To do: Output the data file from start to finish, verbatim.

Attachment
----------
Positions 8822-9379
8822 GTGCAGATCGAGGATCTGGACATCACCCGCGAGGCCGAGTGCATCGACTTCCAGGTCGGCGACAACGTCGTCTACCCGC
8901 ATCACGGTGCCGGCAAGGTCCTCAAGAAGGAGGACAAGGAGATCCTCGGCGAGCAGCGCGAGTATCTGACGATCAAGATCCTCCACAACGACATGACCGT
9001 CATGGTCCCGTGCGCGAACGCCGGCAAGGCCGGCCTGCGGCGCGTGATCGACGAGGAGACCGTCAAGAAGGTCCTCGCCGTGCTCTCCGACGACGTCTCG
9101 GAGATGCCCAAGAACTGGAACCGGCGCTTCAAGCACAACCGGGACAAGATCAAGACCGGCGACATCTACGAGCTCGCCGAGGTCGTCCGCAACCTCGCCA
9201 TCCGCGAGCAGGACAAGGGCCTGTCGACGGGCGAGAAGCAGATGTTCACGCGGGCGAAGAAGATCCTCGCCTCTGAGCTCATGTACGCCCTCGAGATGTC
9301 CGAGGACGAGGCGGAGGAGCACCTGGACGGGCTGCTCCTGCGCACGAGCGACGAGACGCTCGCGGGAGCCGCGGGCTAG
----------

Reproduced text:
Positions 8822-9379
8822 GTGCAGATCGAGGATCTGGACATCACCCGCGAGGCCGAGTGCATCGACTTCCAGGTCGGCGACAACGTCGTCTACCCGC
8901 ATCACGGTGCCGGCAAGGTCCTCAAGAAGGAGGACAAGGAGATCCTCGGCGAGCAGCGCGAGTATCTGACGATCAAGATCCTCCACAACGACATGACCGT
9001 CATGGTCCCGTGCGCGAACGCCGGCAAGGCCGGCCTGCGGCGCGTGATCGACGAGGAGACCGTCAAGAAGGTCCTCGCCGTGCTCTCCGACGACGTCTCG
9101 GAGATGCCCAAGAACTGGAACCGGCGCTTCAAGCACAACCGGGACAAGATCAAGACCGGCGACATCTACGAGCTCGCCGAGGTCGTCCGCAACCTCGCCA
9201 TCCGCGAGCAGGACAAGGGCCTGTCGACGGGCGAGAAGCAGATGTTCACGCGGGCGAAGAAGATCCTCGCCTCTGAGCTCATGTACGCCCTCGAGATGTC
9301 CGAGGACGAGGCGGAGGAGCACCTGGACGGGCTGCTCCTGCGCACGAGCGACGAGACGCTCGCGGGAGCCGCGGGCTAG